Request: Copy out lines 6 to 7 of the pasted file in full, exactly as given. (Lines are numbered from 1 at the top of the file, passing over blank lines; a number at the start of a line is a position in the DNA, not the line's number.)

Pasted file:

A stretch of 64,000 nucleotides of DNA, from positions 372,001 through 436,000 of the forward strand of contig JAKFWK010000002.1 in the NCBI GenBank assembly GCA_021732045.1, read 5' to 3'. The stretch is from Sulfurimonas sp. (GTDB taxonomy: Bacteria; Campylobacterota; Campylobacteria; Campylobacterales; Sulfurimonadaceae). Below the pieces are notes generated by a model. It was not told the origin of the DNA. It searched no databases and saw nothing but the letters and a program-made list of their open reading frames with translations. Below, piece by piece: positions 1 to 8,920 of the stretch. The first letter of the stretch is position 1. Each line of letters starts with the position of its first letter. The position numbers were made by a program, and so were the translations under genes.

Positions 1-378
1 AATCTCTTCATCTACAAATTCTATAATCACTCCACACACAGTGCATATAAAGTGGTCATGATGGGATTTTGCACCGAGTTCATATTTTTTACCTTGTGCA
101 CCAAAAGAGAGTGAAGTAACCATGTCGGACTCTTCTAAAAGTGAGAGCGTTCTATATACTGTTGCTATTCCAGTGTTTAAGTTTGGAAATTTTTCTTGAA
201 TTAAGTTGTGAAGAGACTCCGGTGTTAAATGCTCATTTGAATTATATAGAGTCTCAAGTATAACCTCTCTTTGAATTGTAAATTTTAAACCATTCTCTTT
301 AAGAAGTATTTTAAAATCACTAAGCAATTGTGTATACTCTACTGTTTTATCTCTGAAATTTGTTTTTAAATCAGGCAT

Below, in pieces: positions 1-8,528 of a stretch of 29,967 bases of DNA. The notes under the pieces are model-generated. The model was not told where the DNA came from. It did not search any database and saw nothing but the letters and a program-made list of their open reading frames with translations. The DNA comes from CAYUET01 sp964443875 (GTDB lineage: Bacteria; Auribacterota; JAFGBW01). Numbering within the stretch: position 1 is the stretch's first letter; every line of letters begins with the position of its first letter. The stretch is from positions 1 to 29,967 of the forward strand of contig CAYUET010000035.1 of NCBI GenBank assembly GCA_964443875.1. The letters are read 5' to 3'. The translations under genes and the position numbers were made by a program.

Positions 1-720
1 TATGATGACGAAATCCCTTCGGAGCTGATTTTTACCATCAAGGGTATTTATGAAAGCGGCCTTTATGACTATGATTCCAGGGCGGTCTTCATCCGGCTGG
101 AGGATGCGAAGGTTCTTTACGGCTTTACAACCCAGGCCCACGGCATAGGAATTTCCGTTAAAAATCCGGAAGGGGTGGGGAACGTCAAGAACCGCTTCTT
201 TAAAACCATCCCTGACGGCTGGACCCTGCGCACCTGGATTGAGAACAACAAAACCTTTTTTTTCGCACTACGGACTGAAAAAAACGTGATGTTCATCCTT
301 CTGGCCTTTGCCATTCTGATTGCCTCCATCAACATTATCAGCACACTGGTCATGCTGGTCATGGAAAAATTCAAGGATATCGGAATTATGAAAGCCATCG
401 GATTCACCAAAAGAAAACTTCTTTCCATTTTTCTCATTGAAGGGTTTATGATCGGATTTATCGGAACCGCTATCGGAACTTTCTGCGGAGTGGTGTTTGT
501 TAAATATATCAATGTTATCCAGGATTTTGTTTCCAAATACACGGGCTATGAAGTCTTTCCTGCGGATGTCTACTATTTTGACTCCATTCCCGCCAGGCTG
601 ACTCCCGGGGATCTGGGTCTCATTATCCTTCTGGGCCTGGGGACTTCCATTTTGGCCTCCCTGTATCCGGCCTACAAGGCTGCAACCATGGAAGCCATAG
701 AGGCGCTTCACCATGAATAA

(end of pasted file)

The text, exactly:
301 AAGAAGTATTTTAAAATCACTAAGCAATTGTGTATACTCTACTGTTTTATCTCTGAAATTTGTTTTTAAATCAGGCAT

Below, in pieces: positions 1-8,528 of a stretch of 29,967 bases of DNA. The notes under the pieces are model-generated. The model was not told where the DNA came from. It did not search any database and saw nothing but the letters and a program-made list of their open reading frames with translations. The DNA comes from CAYUET01 sp964443875 (GTDB lineage: Bacteria; Auribacterota; JAFGBW01). Numbering within the stretch: position 1 is the stretch's first letter; every line of letters begins with the position of its first letter. The stretch is from positions 1 to 29,967 of the forward strand of contig CAYUET010000035.1 of NCBI GenBank assembly GCA_964443875.1. The letters are read 5' to 3'. The translations under genes and the position numbers were made by a program.